Dell XPS 13 9370 vs. Apple's 13-inch MacBook Pro, the ultimate comparisonrob53 said:Lost me when the article mentioned Dell. Could care less how a 4-year user of Macs thinks any Windows PC compares to a Mac. It doesn’t, no way, no how.
European Commission says Apple is in breach of EU competition lawThe EU Commission apparently wants to do people's thinking for them. I was never under the impression there wasn't any competition. Everybody knows about Spotify, and I'm fully aware that I subscribe via the web site and pay there and not the App Store. I know this because of the articles on the web site and I know how to look things up and pay attention as to what's going on. What a load of old twaddle from the EU commission.
Parallels Desktop 16.5 released with native Apple Silicon supporthodar said:So, basically Parallels remains a waste of money for anyone who bought an M1 Mac.
Rehash MY user case; which is probably a significant number of user cases. Why did I buy Parallels? Why pay $$ for this program?
So, I can have the CAPABILITY to boot, and run WindowsXP, Windows 7 and Windows10 disk images, and either run programs on my Mac that are not available outside of the Windows environment, so I can play old games I purchased before I switched to the Apple ecosystem, and so I can play more games (emulation mode, which is surprisingly good) on my Mac, and play online with my friends who use PC games. Open Parallels, run any version of Windows I chose, launch Steam and play online games with my friends (games that are not available on the Mac.
For work, Excel on Windows has the capability to allow me to write scripts in Visual Basic for Applications (VBA); for reasons I don not understand, these advanced libraries are simply not available for the Mac community. So, while my Excel workbooks have ~60,000 lines of VBA to allow it to link into the corporate database and dateline quality assessment info, I cannot do the same thing with my MSFT Office license for Mac. So, I have 2 different licenses.
Now, I have no choice but have multiple computers at home. Because programs that USED TO work flawlessly, no longer function at all.You can still buy Intel Macs. And for me, Parallels is not a waste of money on an M1 Mac. I use a Debian 10 ARM VM under Parallels for work purposes and it's not had a single impact on my work or processes. All the Microsoft apps I need for work are either Universal Binaries already, or awaiting to be (so are being run via Rosetta 2). Apart from some performance issues relating to Rosetta 2 and anti-virus apps (one of which has now been fixed), there has been very frew issues running an M1 Mac in an existing business environment.
'Fortnite' returns to the iPhone through Nvidia's Geforce Nowdope_ahmine said:@mbdrake76 Lucky you. You must basically live on top of a GFN server that is hooked straight into a Fortnite server. In Europe it’s hard to reach 60 fps at 1080 when playing this game, even with Gb/s internet connections. Most of the time its more like 20-30 fps, and with second-long dropouts when scenes change rapidly or plenty of players enter your viewfield.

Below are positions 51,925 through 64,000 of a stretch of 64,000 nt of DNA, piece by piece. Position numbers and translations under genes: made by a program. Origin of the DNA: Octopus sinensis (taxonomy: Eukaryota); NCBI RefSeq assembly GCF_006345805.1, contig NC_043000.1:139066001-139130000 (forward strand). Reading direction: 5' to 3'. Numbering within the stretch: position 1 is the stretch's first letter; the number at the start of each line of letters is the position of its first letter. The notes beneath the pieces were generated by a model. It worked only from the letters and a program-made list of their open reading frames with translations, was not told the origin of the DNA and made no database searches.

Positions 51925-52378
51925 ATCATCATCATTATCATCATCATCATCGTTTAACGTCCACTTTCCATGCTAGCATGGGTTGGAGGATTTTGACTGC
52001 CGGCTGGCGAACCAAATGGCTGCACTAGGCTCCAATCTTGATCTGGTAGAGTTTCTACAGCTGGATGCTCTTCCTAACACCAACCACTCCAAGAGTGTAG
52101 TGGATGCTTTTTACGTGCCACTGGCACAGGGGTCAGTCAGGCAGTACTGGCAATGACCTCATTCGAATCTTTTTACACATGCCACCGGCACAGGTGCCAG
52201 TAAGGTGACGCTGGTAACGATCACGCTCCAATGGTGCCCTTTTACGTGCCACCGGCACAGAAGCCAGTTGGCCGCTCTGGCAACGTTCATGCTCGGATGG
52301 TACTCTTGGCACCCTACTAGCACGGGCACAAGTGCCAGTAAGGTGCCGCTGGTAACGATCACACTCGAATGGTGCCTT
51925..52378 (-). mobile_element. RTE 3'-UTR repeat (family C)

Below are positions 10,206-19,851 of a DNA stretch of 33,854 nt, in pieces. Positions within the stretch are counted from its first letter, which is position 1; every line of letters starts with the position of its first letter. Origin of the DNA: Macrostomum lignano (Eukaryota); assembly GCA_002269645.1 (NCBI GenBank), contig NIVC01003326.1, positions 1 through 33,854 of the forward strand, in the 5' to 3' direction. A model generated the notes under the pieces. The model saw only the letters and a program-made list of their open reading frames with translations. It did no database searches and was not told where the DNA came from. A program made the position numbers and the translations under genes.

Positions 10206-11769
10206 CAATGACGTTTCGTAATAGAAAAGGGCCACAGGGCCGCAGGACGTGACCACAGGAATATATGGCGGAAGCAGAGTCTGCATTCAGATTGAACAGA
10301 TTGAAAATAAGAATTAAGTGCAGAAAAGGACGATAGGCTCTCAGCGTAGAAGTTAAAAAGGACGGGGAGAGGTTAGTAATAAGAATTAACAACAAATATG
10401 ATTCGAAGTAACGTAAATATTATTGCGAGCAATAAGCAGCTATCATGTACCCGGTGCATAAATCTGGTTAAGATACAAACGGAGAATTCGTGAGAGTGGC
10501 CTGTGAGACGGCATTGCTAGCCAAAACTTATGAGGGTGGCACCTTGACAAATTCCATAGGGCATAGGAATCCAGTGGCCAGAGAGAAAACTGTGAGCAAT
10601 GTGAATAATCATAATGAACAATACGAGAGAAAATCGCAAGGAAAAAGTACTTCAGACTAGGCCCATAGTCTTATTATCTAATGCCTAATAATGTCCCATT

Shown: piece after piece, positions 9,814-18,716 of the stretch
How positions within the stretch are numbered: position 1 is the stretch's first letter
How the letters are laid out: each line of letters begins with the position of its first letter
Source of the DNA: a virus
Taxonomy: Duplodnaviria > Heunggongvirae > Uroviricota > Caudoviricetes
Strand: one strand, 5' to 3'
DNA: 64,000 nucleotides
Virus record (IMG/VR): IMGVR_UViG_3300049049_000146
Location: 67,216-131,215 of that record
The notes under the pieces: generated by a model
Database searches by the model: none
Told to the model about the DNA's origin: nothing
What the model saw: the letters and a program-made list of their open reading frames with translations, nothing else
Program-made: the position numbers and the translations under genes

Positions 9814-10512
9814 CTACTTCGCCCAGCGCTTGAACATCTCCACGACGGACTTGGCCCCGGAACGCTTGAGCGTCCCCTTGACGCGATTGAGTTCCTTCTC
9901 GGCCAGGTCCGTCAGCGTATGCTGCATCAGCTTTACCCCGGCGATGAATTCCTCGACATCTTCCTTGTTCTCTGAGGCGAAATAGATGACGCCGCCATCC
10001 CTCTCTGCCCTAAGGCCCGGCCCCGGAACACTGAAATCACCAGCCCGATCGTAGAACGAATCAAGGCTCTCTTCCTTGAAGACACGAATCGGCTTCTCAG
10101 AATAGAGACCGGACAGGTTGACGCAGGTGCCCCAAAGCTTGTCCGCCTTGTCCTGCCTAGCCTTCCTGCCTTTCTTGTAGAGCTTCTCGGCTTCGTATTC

The problems are many: GFN servers are overloaded, the nearest GFN server is too far from you, the nearest Fortnite server is too far from your GFN server etc. Nvidia is at best only optimizing the first link in this chain. Their service would be better if they tried to optimize the whole gaming experience. But I seriously doubt they could match the performance of a real gaming console today — except maybe in those rare cases of @mbdrake76 ’s situation.
I must admit to having thrown a bit of money at it.
I'm based in South East England, and I imagine I'm connecting to NP-LON-05 with good routing from Virgin Media on a 1Gbs connection (and I've just updated my router to a Netgear Nighthawk RAX200 which has definitely improved sustained throughput). I'm connecting to NA-East Fortnite servers which usually provides better players than Europe (and more of them during bouts of insomnia), and don't experience any performance issues (yet). The RTX3080 tier is the most expensive plan, and its difficult to ascertain how many people are currently using it - but so far I've always been able to connect without issue.
This is a 10-minute sample of Fortnite gameplay on GFN RTX3080, using the GFN client on macOS Monterey (which is partially Apple silicon native):
Apple must face lawsuit alleging that 'buying' media on iTunes is misleadingPerfectly happy to allow Apple to be the whipping boy for this - hopefully other digital stores will get the point as a result.
In the 500+ purchases of movies via iTunes/Apple TV, I've been fortunate (at least to my knowledge as Apple doesn't tell you if you're losing access to a title) to lose just one movie, thanks to the distributor pulling it from iTunes. About 3 months later, they pulled the same film from Amazon Prime.
In terms of downloading and backing up movies and media, this is becoming unrealistic to expect consumers to do this - especially when primary consumption is via the Apple TV device, iPhone, iPad, or whatever. NASes and high-capacity hard drives are, I feel, still a thing for the more proficient user. Besides this, you can only download the SD or HD version of the movie (so 4K is out) and you can't download the iTunes Extras if there are any.
So yes, I think Apple needs a kick-up the arse for this. But so do the distributors and studios, and all the other digital platforms.